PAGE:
Fired up by the my first short story sale, I decided it was time to join a writers group. The first online one I found was the AHWA Crit Group and one of the names on the mailing list seemed a bit familiar. Turned out one of the other writers was on the TOC of that anthology as well! Talk about a small world! Thus, I met Alan Baxter.
Alan wears many hats. From prolific short story writer, with credits in some Australia’s most prestigious anthologies of recent times, to a leading exponent of social media, he also podcasts and has self published an excellent book on writing fight scenes. I really don’t know how he finds the time, to be honest! But, that makes me all the more grateful that he found the time share this article on the importance of working with others.
Beware – Harsh truth approaching: We are not good enough.
None of us are. Sure, we can get good. Good enough to be published, in fact. We can continually get better, assuming we have that desire and constantly work at our craft, which we all should. But, on our own, in our little bubbles of imagination and twisted ideas, we’re not good enough. We need to be better than we’re capable of being on our own. For that, we need the unbiased, critical eyes of others.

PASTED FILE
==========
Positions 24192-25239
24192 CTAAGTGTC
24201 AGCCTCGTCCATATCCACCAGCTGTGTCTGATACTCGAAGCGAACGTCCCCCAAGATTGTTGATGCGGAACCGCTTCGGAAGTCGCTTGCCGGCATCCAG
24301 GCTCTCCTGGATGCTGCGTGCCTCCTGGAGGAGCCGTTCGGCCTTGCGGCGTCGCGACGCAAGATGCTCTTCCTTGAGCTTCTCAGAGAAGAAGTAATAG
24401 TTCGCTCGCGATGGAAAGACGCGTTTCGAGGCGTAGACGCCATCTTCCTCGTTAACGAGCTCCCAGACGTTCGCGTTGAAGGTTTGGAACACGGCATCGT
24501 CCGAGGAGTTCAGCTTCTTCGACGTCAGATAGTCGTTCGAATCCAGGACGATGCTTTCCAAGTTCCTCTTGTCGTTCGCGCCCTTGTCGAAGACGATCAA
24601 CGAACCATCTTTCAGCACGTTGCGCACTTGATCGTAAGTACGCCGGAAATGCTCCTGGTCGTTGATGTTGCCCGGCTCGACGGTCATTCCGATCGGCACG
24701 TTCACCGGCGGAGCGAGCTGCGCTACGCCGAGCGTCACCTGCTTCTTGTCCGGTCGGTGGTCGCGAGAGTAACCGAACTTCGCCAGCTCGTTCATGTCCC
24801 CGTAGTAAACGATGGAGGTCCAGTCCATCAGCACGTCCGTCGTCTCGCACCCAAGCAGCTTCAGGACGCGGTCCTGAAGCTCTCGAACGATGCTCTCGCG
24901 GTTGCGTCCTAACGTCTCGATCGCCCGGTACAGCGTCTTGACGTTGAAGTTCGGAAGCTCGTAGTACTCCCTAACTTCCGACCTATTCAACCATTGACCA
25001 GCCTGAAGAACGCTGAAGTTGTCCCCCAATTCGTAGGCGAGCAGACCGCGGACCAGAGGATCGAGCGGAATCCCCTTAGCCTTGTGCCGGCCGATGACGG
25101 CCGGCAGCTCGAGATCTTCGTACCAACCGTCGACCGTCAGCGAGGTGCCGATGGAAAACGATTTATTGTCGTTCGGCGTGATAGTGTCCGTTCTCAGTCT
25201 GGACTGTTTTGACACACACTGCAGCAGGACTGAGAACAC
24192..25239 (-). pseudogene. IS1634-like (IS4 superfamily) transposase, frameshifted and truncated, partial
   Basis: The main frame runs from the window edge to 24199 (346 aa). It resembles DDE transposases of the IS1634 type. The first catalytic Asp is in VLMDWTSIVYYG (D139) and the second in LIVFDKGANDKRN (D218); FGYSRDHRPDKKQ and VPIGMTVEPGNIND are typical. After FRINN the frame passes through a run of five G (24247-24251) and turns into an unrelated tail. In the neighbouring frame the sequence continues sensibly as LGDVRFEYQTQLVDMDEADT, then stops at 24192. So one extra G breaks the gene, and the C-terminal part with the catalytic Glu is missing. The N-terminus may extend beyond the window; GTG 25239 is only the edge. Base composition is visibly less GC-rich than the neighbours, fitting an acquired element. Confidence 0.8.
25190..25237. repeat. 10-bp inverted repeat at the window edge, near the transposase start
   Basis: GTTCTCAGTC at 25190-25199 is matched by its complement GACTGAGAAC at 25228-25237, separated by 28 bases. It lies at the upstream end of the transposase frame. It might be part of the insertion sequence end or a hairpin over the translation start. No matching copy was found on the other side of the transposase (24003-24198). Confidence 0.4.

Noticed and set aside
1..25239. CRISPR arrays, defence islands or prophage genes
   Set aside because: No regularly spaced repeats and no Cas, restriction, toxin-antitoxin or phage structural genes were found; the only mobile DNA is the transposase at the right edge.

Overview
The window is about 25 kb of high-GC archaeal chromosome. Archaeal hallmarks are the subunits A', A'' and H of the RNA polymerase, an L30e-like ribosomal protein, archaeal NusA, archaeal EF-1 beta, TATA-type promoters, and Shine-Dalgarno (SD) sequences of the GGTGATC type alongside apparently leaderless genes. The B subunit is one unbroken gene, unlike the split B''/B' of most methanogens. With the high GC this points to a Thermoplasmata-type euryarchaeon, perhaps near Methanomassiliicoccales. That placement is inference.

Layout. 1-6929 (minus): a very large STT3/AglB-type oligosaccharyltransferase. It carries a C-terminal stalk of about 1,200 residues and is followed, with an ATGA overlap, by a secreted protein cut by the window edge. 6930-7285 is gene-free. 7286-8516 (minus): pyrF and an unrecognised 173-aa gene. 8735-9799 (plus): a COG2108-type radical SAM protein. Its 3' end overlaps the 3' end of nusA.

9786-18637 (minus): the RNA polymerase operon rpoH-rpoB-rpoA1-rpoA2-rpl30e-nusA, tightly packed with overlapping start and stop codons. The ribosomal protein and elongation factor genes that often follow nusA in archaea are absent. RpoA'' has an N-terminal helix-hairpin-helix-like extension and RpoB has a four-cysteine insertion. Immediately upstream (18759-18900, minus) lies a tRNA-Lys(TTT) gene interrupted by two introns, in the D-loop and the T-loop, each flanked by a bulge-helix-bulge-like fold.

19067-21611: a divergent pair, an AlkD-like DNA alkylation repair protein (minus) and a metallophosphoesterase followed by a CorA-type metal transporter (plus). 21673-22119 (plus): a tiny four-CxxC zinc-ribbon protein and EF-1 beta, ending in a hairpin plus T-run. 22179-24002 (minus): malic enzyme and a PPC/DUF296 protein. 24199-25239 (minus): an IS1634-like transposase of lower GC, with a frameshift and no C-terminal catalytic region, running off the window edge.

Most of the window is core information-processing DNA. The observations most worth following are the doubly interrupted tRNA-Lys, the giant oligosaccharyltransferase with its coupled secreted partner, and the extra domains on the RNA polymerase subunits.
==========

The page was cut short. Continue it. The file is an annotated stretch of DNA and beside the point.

It’s fine to stay in a self-contained cave of writing and slowly improve, but I would suggest that even if a person does manage to train themselves up to heights of great achievement and score really sweet publications, those stories could still be better with the help of critical input.
As writers, we work alone. It’s part of the job and it’s one of the things I love about it. I also love the community I’ve gathered around myself over the years, online and in real life. This would be a thankless endeavour without them, because for every success, there are many failures. And it’s with all those failures that the doubt creeps in. And that’s where we need our writerly friends.